It’s clear that the technology industry is moving from the PC era to the cloud era in several significant ways. While cloud represents a new way for IT to deliver — and end users to consume — IT applications and services, this transition also represents a significant change in how applications, services and systems are defined. The move to cloud computing is the most important technology disruption since the transition from mainframe to client-server, or even since Al Gore invented the internet. While industry veterans like Oracle’s commander in chief declared it a fad, this is a decade-long trend that is here to stay, and one that will define the next generation of IT.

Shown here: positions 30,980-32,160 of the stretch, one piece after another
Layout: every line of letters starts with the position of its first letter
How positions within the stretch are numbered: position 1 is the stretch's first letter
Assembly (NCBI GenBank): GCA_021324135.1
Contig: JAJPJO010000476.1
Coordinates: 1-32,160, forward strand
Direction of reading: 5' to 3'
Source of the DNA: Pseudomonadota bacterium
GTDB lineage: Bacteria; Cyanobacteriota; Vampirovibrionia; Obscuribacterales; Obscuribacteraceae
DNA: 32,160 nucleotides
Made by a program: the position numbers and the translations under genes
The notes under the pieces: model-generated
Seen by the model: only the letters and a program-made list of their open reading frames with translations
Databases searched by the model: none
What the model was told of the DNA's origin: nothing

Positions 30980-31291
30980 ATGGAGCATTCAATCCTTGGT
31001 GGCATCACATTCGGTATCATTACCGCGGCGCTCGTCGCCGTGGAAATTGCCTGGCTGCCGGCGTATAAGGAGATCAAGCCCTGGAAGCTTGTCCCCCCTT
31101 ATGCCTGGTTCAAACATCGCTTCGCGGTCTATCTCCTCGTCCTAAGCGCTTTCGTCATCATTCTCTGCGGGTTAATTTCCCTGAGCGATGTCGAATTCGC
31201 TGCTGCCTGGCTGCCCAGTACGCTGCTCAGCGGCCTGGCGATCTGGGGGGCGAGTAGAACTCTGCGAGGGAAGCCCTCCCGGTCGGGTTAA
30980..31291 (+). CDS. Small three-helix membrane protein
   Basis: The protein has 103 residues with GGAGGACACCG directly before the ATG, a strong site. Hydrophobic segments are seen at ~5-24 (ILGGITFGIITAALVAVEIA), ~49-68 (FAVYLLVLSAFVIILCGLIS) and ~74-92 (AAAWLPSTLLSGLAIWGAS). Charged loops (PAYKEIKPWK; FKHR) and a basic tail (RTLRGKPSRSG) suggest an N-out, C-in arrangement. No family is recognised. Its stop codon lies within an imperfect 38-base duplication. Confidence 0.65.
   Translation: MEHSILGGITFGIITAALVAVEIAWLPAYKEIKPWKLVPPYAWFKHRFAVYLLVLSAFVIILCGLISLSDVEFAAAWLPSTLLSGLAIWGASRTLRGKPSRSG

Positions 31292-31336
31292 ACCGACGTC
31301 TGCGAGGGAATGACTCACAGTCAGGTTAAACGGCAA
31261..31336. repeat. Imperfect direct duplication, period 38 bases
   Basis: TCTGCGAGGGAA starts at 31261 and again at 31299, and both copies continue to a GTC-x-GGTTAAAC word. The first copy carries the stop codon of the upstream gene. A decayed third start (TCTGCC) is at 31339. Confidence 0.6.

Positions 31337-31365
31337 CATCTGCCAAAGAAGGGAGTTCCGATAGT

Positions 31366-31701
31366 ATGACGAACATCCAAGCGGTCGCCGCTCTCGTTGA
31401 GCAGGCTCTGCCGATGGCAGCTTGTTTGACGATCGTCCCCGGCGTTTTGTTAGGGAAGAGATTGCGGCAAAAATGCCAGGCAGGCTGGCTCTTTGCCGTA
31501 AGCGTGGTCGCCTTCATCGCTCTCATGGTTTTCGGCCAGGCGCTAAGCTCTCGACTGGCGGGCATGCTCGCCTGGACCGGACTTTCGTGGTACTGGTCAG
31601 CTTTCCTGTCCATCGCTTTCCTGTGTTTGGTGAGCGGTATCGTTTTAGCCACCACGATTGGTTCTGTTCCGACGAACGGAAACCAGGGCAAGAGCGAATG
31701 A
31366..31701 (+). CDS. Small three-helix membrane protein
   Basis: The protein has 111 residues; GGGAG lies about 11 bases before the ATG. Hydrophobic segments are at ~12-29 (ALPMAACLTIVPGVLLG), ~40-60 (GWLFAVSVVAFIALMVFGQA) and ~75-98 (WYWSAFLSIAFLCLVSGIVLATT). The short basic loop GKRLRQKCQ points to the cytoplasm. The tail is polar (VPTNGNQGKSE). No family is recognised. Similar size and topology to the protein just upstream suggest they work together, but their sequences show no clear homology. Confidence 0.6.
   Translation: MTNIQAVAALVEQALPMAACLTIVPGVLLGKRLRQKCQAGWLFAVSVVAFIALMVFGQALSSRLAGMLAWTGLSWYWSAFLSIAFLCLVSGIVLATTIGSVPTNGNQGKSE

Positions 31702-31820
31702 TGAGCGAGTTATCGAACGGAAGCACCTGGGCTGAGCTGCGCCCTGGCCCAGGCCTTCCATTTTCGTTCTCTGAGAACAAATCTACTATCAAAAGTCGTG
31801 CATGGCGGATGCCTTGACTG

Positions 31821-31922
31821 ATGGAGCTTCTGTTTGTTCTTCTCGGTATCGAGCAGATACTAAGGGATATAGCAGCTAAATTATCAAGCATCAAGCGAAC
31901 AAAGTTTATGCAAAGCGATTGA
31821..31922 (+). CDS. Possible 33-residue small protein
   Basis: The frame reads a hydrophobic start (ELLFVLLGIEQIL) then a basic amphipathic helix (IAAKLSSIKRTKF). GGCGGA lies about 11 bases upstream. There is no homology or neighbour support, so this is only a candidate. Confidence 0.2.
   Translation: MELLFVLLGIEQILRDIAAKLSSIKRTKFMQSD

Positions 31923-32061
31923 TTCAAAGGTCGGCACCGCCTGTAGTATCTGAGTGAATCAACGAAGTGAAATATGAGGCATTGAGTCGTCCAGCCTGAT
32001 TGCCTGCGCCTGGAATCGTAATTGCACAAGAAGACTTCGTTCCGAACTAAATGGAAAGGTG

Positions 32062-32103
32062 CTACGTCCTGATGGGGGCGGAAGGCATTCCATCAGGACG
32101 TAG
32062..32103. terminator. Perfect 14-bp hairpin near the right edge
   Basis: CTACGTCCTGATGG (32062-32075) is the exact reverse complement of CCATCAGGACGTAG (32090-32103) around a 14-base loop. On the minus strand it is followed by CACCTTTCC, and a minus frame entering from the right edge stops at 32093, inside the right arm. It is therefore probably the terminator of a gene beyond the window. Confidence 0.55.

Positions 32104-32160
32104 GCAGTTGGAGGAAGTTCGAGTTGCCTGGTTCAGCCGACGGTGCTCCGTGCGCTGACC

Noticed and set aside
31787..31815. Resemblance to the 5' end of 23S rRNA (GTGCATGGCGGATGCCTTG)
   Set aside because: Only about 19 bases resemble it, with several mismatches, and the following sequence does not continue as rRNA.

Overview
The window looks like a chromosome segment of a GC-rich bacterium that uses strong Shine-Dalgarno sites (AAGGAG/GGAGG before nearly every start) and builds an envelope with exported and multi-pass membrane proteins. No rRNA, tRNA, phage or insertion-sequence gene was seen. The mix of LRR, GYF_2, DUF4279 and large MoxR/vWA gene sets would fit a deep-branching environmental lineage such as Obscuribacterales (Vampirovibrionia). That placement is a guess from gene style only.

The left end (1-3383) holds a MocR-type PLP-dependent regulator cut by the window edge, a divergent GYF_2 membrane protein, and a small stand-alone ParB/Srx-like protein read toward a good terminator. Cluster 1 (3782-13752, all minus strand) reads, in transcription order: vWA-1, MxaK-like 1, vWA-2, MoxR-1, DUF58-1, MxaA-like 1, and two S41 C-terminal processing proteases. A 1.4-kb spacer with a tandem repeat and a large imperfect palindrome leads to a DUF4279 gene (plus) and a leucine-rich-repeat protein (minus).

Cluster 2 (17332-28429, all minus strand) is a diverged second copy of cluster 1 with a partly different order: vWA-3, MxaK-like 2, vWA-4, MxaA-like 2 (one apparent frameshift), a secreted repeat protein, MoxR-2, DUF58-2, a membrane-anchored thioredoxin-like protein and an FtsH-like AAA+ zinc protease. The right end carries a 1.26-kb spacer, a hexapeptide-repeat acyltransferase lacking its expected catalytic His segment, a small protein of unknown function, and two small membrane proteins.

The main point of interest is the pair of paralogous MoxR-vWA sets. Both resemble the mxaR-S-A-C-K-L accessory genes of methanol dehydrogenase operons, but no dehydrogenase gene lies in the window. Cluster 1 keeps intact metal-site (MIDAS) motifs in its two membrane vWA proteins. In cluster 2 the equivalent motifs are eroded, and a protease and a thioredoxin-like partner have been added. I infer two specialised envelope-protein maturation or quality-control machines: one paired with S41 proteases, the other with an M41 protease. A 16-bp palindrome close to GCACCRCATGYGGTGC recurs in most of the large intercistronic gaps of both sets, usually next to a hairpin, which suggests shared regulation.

Twitter is an amazing real-time information dissemination platform. Weve seen events of historical importance such as the Arab Spring unfold via Tweets. We even know that Twitter is faster than earthquakes! However, can we more scientifically characterize the real-time nature of Twitter?One way to measure the dynamics of a content system is to test how quickly the distribution of terms and phrases appearing in it changes. A recent study weve done does exactly this: looking at terms and phrases in Tweets and in real-time search queries, we see that the most frequent terms in one hour or day tend to be very different from those in the next — significantly more so than in other content on the web. Informally, we call this phenomenon churn.